Design and development of mechanical systems. The design process, isometric sketching, engineering drawings, CAD, sustainable design, whole-system design and lifecycle thinking, design for product lifetime, lightweighting, technical writing, bio-inspired design process, bio-inspired design for locomotion, mechanism and linkage design, actuators, triggers, engineering and ethics, and engineering and law. Team-based design and build projects focusing on sustainable design techniques, bio-inspired locomotion, and mechatronics.
Analysis of stress and strain. Singularity functions. Plasticity under torsional and bending loads. Energy methods and Castigliano's theorems. Curved beams and springs. Pressure vessels. Stability of columns. Stress concentration and stress intensity factors. Theories of failure, yield, and fracture. Fatigue.
Loads on aircraft, and flight envelope. Stress, strain and constitutive relations. Torsion of open, closed and multi-cell tubes. Energy methods. Castigliano's theorems. Structural instability.
Kinematics of particles. Kinetics of particles. Newton's laws of motion, energy; momentum. Systems of particles. Kinematics of rigid bodies. Plane motion of rigid bodies: forces and accelerations, energy, momentum.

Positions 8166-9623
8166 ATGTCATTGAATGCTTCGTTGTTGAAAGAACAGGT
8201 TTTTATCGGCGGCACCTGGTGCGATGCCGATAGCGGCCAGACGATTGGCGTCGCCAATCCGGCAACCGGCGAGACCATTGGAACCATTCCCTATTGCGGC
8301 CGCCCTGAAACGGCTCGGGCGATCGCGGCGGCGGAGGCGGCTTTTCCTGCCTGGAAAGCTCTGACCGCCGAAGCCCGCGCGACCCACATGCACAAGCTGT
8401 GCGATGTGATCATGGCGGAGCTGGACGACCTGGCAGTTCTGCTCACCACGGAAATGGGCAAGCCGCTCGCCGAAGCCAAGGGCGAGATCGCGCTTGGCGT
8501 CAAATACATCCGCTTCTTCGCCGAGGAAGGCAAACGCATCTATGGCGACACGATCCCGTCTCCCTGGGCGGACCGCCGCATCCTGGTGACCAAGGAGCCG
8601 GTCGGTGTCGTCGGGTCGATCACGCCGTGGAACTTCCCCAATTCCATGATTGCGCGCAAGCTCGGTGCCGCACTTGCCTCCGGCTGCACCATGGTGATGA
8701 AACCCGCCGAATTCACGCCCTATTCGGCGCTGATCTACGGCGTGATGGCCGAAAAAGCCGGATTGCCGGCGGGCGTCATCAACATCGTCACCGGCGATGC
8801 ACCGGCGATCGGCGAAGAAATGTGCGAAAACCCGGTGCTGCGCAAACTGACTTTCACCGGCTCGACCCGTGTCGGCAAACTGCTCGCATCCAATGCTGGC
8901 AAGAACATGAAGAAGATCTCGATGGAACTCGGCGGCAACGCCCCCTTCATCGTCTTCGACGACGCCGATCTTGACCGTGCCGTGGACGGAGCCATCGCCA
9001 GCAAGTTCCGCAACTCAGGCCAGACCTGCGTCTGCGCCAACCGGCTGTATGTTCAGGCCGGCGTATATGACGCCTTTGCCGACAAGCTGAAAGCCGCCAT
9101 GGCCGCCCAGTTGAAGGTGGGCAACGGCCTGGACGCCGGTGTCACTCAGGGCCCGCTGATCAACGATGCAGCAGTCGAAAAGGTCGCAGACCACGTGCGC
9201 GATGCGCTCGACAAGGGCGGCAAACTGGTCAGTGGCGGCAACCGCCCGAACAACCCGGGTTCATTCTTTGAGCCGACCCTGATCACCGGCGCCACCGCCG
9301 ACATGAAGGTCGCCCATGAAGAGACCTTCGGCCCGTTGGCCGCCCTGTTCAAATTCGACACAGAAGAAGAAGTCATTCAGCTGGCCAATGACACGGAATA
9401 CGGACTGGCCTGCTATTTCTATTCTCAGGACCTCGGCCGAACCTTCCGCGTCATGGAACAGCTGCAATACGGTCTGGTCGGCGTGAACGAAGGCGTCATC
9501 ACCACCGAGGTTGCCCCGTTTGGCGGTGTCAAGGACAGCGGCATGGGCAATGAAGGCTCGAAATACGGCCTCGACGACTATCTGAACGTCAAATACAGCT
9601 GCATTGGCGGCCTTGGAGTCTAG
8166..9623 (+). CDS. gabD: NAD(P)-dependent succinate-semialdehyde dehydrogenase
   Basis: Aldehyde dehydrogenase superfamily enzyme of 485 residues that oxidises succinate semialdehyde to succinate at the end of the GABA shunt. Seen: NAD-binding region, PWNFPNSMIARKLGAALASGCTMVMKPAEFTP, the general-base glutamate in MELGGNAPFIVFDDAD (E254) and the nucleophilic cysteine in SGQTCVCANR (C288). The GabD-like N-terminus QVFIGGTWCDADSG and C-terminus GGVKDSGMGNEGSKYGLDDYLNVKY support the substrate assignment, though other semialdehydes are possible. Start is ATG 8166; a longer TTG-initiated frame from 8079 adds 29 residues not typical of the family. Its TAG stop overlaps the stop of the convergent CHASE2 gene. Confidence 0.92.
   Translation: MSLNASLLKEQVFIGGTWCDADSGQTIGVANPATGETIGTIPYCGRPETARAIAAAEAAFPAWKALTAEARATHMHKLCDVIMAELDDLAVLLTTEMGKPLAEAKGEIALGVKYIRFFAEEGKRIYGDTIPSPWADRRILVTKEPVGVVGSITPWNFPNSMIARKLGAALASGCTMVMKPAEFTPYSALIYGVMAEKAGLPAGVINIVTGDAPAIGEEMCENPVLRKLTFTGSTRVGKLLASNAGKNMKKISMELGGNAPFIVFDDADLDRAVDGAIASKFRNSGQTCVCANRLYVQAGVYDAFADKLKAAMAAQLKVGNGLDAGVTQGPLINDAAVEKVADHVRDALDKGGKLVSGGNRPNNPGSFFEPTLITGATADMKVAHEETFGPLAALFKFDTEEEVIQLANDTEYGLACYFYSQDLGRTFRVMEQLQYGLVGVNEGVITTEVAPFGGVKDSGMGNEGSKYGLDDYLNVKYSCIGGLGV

Regimes of compressible perfect-gas flow. Steady, quasi one-dimensional flow in passages. Effects of heat addition and friction in ducts. Design of nozzles, diffusers and wind tunnels. Simple waves and shocks in unsteady duct flow. Steady two-dimensional supersonic flow including oblique shocks and Prandtl-Meyer expansions.
Analysis of aerodynamic lift and drag forces on bodies. Potential flow calculation of lift on two-dimensional bodies; numerical solutions; source and vortex panels. Boundary layers and drag calculations. Aerodynamic characteristics of airfoils; the finite wing.
Basic properties of fluids in motion. Langrangian and Eulerian viewpoints, materials derivative, streamlines, etc. Continuity, energy, and linear and angular momentum equations in integral and differential forms. Integration of equations for one-dimensional forms and application to problems. Incompressible viscous flow; Navier-Stokes equations, parallel flow, pipe flow, and the Moody diagram. Introduction to laminar and turbulent boundary layers and free surface flows.
Basic skills for engineering research are taught, which include: analog electronic circuit analysis, fundamentals of digital data acquisition, measurements of pressure, temperature, flow rate, heat transfer, and static forces and moments; statistical data analysis.